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ICBA Offers Tips for Homebuyers

Community Banks Offer Homebuyers Personal Attention to Meet Individual Needs

Washington, D.C. (June 20, 2006) —June is National Homeownership Month and the nearly 5,000 members of the Independent Community Bankers of America (ICBA) help millions of Americans in communities across the nation become homeowners each year through the personal attention that only a local community bank can offer.

“Whether you are a first time homebuyer or ready to trade-up, an independent community bank can help prospective homebuyers find the appropriate financing solution for each individual’s circumstances,” says Terry J. Jorde, ICBA chairman, and president and CEO of CountryBank USA, Cando, N.D. “It’s important to have a lender who gives you personal attention, someone who knows you and will not treat you like just another number toward a quota. That lender is your community banker.”

In addition to working with a community banker, ICBA offers the following tips to help future homeowners prepare for what will most likely be their largest financial transaction.

  1. Know your budget: how much you spend on rent, utilities, entertainment, clothing, food and transportation.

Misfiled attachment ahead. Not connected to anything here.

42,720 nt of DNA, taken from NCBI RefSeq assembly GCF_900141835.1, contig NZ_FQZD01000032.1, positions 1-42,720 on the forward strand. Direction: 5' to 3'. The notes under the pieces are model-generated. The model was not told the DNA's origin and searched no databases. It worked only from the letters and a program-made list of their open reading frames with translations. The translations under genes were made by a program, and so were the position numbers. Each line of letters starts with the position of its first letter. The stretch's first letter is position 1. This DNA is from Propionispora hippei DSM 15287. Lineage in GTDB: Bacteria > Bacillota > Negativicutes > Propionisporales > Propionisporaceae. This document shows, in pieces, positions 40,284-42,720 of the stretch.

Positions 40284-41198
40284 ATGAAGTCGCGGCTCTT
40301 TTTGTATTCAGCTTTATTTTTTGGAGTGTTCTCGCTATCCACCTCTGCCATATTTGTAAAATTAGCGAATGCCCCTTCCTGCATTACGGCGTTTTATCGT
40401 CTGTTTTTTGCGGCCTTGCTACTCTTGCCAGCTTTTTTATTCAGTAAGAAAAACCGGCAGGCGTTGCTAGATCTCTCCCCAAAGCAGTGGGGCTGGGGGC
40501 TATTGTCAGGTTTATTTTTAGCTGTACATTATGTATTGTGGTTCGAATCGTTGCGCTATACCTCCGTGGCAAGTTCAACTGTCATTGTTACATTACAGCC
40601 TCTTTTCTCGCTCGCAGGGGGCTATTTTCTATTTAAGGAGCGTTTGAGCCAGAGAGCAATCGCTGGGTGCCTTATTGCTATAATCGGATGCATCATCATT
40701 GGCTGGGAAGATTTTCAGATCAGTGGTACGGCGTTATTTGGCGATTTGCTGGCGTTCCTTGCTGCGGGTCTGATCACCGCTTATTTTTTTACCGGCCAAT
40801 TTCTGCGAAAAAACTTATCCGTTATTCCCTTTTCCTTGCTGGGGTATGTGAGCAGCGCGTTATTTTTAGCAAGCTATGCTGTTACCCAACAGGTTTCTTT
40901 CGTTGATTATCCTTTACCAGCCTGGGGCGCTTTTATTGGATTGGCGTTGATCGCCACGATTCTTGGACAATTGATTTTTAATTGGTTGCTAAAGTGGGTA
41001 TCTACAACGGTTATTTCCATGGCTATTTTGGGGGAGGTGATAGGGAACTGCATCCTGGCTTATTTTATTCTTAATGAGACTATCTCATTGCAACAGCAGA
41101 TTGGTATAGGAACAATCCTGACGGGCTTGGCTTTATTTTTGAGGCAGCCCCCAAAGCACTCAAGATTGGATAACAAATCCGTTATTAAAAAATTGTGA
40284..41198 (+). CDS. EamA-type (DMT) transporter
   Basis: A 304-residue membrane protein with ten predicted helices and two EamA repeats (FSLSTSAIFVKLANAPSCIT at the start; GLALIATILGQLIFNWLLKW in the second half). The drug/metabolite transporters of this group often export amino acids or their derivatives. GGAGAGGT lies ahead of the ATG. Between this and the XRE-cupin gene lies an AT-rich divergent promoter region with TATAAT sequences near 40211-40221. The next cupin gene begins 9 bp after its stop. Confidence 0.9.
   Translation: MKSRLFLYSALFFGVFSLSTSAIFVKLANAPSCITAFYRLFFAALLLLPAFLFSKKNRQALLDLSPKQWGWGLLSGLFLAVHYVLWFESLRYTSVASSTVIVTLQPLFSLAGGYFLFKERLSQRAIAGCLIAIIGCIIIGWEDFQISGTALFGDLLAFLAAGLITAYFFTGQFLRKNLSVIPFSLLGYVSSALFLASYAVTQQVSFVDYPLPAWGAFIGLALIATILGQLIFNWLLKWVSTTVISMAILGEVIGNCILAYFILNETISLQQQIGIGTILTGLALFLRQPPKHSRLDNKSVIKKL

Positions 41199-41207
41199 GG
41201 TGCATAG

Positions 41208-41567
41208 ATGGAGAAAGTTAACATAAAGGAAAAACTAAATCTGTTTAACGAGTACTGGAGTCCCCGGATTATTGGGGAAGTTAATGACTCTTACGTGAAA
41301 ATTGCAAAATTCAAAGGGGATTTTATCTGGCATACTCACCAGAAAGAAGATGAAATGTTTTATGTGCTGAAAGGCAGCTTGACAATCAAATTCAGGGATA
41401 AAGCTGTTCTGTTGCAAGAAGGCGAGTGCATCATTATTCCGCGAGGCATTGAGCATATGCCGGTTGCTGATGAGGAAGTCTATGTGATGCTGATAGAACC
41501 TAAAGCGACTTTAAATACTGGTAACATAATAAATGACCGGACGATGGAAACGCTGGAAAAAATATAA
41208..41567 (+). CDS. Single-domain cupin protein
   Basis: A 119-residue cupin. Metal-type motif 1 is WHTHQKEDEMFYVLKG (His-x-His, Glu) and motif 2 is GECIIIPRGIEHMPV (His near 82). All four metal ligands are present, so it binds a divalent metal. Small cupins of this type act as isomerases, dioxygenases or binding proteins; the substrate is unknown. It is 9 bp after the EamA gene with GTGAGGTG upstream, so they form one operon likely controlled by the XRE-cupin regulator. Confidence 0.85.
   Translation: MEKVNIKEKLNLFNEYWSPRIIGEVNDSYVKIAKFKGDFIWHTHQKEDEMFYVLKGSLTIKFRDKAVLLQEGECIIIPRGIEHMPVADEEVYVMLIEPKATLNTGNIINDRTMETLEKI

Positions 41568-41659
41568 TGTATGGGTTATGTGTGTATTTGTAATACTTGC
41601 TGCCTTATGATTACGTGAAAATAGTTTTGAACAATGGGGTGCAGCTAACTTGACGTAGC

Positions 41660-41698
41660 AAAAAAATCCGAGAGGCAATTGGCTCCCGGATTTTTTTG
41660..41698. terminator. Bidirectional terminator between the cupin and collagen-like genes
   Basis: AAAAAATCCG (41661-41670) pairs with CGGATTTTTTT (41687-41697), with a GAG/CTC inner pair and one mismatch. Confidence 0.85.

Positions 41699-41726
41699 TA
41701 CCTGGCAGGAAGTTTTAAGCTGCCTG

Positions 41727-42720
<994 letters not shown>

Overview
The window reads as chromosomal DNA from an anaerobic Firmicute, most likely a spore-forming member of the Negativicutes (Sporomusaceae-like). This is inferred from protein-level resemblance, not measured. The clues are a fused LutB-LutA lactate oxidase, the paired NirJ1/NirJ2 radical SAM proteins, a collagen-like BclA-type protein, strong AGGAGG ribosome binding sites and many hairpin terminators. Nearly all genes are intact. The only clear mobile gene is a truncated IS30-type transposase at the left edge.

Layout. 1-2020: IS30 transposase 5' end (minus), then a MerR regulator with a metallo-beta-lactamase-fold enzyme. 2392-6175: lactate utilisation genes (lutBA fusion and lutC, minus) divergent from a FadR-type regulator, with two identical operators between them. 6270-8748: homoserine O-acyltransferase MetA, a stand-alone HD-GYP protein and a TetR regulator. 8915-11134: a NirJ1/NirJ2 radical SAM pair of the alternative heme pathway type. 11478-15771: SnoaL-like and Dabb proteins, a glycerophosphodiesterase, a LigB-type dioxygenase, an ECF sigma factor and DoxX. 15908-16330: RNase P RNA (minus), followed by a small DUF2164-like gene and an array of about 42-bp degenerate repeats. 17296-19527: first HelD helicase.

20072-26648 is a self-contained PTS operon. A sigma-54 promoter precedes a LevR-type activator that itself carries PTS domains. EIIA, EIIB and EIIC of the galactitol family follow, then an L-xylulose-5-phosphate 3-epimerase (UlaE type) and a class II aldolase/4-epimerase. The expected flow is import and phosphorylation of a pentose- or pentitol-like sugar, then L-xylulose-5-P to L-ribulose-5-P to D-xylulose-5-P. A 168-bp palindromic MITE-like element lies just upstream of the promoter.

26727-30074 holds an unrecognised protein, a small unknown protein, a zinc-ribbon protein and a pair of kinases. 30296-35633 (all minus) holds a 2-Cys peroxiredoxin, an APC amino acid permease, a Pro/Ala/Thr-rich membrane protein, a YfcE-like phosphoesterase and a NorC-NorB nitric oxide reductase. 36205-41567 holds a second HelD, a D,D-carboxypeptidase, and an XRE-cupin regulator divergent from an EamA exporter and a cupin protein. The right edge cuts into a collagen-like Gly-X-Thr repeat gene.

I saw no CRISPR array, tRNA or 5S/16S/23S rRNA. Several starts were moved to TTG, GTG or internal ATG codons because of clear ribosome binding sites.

2. Visit homes to learn what you are getting for your money and what fits your budget.
  3. Organize pay stubs, W-2 forms, tax returns (for self-employed), and bank and investment statements.
  4. Work with your community banker to find out how much you can borrow and what mortgage is right for you. Get pre-approved. It helps you shop for a home that fits your budget and shows sellers you are a serious buyer who can close on a home quickly.
  5. Check your credit report and bring it to your community banker. Credit reporting agencies must give you one free report annually. 
  6. Learn as much as you can about the home buying process – your community banker can help explain it to you. Look for classes on home buying and home maintenance. There are free online educational tools at www.hud.gov. Don’t be taken in by promises of low payments and 100% financing. Most come with strings. 
  7. Always ask for a written good faith estimate to compare the real costs of your mortgage. It will tell you what your interest rate, monthly payment and closing costs will be.
  8. If you are a first time home buyer, ask if there are special first time home buyer loan programs available, or grant programs to assist with down payment and closing costs.

“Talking first to a community banker is a great idea,” adds Jorde. “He or she looks at your mortgage as one of many financial products you will need over the course of your lifetime,” says Jorde. “A community banker wants to establish a long-term relationship with customers and takes the extra steps necessary to give potential homebuyers the service and attention they need.”